Department of Veterans Affairs

VA Watchdog Releases Report On Florida Facilities

Mar 2, 2016
VA.gov

Reports documenting scheduling problems and wait-time manipulation at the Department of Veterans Affairs are being made public, as the agency’s internal watchdog bows to pressure from members of Congress and others to improve transparency.

The VA’s Office of Inspector General released 11 reports Monday outlining problems at VA hospitals and clinics in Florida. The reports are the first of 77 investigations to be made public over the next few months.

Lottie Watts / WUSF

The federal government has acknowledged that it wrongly declared more than 100 veterans dead and suspended their benefit payments, and says it is changing its policy of confirming deaths.

Mel Evans / Associated Press

Paralyzed Army veteran Gene Laureano cried when he first walked again with robotic legs at a New York clinic as part of research sponsored by the Department of Veterans Affairs. But when the study ended, so did his ability to walk.

AP

Researchers studying a degenerative disease in former athletes say 11 of 12 brains of deceased former NFL players tested over the past year showed signs of chronic traumatic encephalopathy, or CTE, continuing a trend they've been tracking.

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ROBERT SIEGEL, HOST:

South Florida Sun-Sentinel

The Department of Veterans Affairs said Monday it now has fewer than 100,000 disability claims older than four months, a "historic milestone" that is one-sixth the size of a long-term backlog that reached a record 611,000 claims in 2013.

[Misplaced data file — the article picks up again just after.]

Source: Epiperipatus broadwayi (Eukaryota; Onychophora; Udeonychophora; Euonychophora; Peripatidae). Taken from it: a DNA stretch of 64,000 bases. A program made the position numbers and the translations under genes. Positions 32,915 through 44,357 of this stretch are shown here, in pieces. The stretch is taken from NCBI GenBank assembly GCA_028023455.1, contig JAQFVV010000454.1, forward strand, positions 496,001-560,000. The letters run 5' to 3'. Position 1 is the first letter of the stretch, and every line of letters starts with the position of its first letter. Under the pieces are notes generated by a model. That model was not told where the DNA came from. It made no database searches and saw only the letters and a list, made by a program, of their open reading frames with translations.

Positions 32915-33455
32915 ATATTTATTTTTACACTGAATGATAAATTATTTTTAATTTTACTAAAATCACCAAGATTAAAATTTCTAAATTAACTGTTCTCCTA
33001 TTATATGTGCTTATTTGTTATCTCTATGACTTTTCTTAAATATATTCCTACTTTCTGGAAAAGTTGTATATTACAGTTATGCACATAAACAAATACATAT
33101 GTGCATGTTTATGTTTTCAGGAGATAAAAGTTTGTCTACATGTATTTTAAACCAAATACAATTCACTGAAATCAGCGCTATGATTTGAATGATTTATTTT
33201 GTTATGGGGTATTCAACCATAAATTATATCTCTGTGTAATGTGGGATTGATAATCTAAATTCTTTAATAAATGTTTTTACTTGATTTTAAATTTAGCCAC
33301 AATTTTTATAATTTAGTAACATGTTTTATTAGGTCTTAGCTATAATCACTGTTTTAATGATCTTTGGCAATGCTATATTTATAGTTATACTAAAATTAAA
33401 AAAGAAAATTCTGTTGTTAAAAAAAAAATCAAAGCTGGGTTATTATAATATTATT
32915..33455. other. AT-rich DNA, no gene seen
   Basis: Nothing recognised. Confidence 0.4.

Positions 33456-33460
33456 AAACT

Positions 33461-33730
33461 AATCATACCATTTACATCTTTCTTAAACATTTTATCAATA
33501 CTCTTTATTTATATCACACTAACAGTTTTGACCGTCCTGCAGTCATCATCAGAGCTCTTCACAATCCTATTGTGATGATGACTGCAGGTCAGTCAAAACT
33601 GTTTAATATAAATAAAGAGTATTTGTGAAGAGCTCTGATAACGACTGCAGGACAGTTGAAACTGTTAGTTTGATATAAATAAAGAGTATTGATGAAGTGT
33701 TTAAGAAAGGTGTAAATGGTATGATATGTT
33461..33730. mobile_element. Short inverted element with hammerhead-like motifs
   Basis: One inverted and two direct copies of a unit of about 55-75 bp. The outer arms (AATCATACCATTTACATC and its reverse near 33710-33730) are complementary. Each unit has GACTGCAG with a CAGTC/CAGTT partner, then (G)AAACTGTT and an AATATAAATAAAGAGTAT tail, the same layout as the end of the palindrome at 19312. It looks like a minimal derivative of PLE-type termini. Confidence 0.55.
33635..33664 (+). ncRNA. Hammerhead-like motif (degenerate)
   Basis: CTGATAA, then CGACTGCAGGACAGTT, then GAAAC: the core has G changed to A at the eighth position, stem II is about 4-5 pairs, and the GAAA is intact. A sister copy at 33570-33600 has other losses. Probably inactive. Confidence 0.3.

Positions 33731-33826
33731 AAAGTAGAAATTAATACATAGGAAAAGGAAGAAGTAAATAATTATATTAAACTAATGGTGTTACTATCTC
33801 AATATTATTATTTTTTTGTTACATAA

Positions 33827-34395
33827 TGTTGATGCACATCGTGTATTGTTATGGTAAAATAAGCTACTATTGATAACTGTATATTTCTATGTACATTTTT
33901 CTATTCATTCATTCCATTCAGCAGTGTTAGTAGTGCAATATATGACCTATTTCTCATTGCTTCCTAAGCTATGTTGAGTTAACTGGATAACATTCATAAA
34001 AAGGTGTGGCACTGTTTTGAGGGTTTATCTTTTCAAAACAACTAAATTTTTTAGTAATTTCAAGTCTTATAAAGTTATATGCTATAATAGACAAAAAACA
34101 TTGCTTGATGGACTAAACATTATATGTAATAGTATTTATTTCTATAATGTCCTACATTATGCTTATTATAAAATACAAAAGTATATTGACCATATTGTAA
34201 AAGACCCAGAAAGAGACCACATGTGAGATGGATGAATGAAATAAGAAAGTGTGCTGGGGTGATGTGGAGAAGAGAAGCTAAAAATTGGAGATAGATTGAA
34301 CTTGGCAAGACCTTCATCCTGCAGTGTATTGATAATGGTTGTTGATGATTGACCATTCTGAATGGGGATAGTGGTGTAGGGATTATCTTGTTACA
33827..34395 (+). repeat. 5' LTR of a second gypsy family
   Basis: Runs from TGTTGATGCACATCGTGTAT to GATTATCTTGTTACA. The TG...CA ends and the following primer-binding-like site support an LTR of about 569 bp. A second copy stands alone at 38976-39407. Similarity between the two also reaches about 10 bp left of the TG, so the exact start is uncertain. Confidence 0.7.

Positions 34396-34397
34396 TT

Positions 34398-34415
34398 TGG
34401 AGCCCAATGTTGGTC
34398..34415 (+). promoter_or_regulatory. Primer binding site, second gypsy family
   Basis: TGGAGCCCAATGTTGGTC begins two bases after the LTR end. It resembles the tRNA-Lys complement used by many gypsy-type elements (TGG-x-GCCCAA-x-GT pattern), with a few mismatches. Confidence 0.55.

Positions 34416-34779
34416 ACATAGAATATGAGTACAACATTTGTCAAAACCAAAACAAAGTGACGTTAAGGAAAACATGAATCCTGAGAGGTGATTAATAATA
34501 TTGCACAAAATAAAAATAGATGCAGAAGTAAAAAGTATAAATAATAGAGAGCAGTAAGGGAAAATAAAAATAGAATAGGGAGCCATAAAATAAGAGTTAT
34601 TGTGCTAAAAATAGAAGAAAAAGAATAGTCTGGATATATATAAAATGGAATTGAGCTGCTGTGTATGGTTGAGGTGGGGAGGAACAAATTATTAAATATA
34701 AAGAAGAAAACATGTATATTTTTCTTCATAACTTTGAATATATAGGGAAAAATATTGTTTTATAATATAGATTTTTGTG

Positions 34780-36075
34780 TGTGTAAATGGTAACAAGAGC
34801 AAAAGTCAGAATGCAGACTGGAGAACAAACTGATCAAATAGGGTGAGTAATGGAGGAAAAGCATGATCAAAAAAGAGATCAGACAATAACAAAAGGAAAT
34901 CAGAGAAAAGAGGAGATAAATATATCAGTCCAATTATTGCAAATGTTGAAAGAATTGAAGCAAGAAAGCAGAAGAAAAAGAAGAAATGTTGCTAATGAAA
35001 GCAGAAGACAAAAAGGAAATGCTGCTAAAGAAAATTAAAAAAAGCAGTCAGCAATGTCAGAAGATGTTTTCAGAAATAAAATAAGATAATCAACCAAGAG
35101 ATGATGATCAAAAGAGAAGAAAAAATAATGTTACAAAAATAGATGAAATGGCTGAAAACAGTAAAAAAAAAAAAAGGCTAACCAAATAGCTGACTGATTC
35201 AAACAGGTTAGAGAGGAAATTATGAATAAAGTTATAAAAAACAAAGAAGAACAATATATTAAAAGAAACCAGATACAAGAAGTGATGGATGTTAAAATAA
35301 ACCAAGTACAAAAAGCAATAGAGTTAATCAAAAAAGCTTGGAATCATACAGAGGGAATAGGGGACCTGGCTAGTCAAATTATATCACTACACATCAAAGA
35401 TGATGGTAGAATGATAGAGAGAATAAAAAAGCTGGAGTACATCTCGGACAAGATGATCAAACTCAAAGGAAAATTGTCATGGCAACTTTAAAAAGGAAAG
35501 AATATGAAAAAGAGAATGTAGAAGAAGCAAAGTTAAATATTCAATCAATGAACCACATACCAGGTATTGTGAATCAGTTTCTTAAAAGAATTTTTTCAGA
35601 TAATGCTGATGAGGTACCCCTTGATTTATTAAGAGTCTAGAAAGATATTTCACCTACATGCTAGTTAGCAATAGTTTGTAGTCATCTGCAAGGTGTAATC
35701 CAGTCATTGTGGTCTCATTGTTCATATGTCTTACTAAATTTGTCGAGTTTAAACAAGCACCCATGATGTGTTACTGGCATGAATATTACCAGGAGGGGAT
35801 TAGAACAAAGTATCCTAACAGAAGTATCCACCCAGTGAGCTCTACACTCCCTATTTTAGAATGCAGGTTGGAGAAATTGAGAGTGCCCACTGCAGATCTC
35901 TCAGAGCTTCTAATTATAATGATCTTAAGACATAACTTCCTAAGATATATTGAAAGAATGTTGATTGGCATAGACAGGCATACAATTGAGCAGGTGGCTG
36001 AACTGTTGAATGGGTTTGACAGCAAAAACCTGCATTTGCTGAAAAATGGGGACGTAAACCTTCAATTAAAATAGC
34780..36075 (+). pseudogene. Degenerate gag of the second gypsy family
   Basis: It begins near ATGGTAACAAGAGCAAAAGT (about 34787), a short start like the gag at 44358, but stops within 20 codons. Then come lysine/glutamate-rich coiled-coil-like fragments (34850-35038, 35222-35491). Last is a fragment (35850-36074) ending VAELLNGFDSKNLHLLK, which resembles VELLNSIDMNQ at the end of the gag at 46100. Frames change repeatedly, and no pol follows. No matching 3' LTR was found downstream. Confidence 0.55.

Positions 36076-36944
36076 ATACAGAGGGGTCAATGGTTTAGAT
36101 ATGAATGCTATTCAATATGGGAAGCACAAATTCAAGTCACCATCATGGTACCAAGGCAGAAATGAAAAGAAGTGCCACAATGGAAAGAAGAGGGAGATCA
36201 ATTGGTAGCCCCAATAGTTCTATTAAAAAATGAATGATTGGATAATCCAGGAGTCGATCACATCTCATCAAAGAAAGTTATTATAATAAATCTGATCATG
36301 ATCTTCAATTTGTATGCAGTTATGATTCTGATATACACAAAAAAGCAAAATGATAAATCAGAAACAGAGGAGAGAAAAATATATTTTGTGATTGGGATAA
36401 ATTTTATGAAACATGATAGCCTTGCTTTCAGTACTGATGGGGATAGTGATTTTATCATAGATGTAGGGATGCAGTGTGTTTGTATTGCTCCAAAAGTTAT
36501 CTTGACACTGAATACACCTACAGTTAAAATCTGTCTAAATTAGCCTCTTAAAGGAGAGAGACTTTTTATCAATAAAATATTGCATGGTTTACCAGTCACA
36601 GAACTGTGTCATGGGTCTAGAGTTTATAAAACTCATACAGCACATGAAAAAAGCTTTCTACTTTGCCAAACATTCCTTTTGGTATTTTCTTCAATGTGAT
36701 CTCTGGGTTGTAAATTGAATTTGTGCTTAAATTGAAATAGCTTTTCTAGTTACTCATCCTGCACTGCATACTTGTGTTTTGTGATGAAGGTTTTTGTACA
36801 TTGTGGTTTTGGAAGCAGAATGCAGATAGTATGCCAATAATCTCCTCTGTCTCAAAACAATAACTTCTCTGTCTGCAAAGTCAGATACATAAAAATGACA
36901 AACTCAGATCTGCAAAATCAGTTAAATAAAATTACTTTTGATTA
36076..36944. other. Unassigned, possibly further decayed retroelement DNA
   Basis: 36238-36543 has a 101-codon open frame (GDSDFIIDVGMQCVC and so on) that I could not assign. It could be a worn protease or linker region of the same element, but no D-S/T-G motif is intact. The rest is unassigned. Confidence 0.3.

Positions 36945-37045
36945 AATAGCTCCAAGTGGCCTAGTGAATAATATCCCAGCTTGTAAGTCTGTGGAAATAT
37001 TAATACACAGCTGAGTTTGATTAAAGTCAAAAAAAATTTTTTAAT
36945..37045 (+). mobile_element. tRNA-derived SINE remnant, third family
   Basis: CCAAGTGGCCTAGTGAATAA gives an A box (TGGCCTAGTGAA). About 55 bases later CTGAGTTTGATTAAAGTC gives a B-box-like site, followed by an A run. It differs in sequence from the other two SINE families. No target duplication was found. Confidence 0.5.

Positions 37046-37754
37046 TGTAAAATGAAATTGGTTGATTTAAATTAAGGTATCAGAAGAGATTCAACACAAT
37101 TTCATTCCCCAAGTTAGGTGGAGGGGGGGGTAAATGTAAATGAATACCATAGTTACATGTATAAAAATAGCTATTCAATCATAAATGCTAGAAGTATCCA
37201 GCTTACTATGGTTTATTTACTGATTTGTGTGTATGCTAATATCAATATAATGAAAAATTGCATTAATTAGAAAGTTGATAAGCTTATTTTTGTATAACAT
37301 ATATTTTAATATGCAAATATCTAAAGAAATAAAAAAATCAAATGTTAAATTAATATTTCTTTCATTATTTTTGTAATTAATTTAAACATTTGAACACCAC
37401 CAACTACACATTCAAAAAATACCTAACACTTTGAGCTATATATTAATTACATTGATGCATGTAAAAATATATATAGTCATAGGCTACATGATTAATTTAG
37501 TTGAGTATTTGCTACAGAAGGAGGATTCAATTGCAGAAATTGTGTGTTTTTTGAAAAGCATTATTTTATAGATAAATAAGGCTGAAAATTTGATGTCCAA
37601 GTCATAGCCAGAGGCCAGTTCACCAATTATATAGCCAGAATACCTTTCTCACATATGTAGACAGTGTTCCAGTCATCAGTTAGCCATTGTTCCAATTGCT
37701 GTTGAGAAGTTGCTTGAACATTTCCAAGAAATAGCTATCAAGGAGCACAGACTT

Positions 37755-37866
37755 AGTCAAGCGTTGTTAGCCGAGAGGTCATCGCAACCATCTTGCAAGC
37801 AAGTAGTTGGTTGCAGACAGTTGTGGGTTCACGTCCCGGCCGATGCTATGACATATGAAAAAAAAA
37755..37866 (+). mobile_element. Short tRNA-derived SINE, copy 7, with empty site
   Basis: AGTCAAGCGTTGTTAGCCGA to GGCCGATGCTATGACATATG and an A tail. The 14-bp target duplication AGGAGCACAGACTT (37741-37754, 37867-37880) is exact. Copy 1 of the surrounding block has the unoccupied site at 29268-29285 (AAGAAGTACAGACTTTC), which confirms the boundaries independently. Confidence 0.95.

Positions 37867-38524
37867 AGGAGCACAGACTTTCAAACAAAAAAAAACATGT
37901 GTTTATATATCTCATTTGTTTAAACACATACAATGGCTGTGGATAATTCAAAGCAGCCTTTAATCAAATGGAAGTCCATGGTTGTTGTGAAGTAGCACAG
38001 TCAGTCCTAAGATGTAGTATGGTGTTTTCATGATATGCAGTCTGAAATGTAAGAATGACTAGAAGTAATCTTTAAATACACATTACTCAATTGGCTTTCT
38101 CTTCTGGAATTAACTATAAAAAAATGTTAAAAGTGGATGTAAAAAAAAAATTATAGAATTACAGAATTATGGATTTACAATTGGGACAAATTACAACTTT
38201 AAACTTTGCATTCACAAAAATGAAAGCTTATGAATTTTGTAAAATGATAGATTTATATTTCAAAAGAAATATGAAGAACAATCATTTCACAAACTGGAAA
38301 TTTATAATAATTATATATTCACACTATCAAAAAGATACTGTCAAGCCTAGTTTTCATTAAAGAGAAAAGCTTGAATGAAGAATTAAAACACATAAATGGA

Gage Skidmore / Wikimedia Commons

Republican presidential hopeful Jeb Bush wants to privatize more veterans care, make it easier to fire federal employees found responsible for poor treatment and overhaul the Pentagon to prioritize an increase in the number of active troops.

The former Florida governor announced those and other veterans policy ideas Monday to open a two-day swing in the early voting state of South Carolina, where he visited a Veterans Affairs medical facility in Charleston and held a town hall-style meeting with veterans in Columbia.

U.S. Department of Defense

The Department of Veterans Affairs faces a serious numbers problem — multiple in fact.

It can't count how many veterans died while waiting to sign up for health care. It says some VA hospitals may have to close if the agency can't get $2.5 billion. And a year after scandal rocked the department, congressional Republicans want to know why the number of employees fired is so low.

U.S. Rep. Jeff Miller

The Department of Veterans Affairs may have to shut down some hospitals next month if Congress does not address a $2.5 billion shortfall for the current budget year, VA officials warned Monday.

The VA told Congress that it needs to cover shortfalls caused by an increased demand by veterans for health care, including costly treatments for hepatitis C. The agency also is considering furloughs, hiring freezes and other steps to close a funding gap for the budget year that ends Sept. 30.